Three.js project starter for ES6 and Webpack 2
As most developers know, the best way to learn is to build some stuff, so I decided to focus on learning the basics of ES6 and write a small project with a library that I wanted to use: Three.js.
ES6, Babel and Webpack
You can use a tool like
It took me a while to write the configuration file for Webpack, but at least it’s a set-and-forget thing.
After you have done it, you can write ES6 code, and your Webpack toolchain will take care of transpiling it to ES5.1 and bundling it into a single file (usually called
ESLint and AirBnB style guide
Variables, nesting selectors, partials, mixins? Yes please! CSS preprocessors like Sass or Less offer you many features that really speed you up. Your browser still needs CSS files, but you can use a Webpack loader to preprocess files as you
I started using SASS with the
.scss syntax, but after watching a couple of videos of DevTips I switched to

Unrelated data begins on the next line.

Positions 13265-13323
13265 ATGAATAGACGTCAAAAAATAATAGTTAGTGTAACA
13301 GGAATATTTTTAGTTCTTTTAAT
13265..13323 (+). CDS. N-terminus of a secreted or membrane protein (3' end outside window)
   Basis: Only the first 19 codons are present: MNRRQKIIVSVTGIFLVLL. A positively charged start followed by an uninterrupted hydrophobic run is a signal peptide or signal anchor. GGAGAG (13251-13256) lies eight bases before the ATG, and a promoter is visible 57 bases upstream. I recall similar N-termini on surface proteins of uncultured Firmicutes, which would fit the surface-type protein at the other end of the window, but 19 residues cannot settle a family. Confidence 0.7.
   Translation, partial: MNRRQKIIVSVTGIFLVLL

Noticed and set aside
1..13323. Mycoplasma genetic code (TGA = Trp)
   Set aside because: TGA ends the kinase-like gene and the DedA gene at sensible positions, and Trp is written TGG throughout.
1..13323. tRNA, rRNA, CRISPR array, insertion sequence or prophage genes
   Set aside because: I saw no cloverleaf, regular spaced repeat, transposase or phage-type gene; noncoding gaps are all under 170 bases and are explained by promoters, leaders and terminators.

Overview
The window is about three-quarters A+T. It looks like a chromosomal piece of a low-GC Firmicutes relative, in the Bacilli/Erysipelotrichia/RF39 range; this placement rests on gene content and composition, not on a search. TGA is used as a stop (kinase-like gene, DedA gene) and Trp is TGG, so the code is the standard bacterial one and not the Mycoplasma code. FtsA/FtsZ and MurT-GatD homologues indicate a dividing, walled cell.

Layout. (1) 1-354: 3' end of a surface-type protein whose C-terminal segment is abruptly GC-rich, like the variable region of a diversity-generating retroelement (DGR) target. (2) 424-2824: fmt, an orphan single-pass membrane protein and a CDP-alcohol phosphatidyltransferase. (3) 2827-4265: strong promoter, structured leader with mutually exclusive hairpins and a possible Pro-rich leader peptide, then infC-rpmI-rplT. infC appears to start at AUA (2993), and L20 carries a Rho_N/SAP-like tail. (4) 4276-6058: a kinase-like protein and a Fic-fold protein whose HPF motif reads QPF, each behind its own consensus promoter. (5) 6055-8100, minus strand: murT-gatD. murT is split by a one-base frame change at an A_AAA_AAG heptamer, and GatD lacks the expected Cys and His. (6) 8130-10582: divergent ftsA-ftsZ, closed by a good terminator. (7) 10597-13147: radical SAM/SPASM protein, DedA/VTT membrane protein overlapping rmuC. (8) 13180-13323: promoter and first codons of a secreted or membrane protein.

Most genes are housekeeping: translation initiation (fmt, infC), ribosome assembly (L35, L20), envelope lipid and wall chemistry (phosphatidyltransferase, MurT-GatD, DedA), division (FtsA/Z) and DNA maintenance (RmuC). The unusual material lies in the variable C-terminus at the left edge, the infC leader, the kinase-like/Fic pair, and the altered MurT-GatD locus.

.sass. It feels so much better to have clean, nice formatted code. I’m a Python developer after all. :-)
I like to use a linter when I write
GLSL stands for OpenGL shading language. It’s a strongly typed, C/C++ like language, and it’s used to write shaders.
A shader is a small program that run on th GPU of your computer, and every WebGL program needs two shaders: a vertex shader and a fragment shader.
If you write pure WebGL code, you need to write your own shaders every time. In Three.js you have to do it only if you want to define a custom material which is not available in the library. You can do it by defining your own ShaderMaterial.
But where do you write this GLSL code?
Usually the GLSL code is written directly in the
This might be a convenient way to access the shader code if your project is small, but as your project gets bigger this solution becomes unpractical and messy pretty fast
I found a Webpack loader for glsl files, so I decided to write both shaders in independent files that I called
fragmentShader.glsl. Then I used
So, here is a preview of this project starter. Here you can see a grid, the XYZ axes, a directional light, a spotlight, a particle system (the stars), a group of green cubes (it’s treated as a single object) and an object that uses a custom
If you want to give Three.js a try, clone the repo threejs-es6-webpack-starter and have some 3D fun!
For some more advanced stuff on shaders see these websites: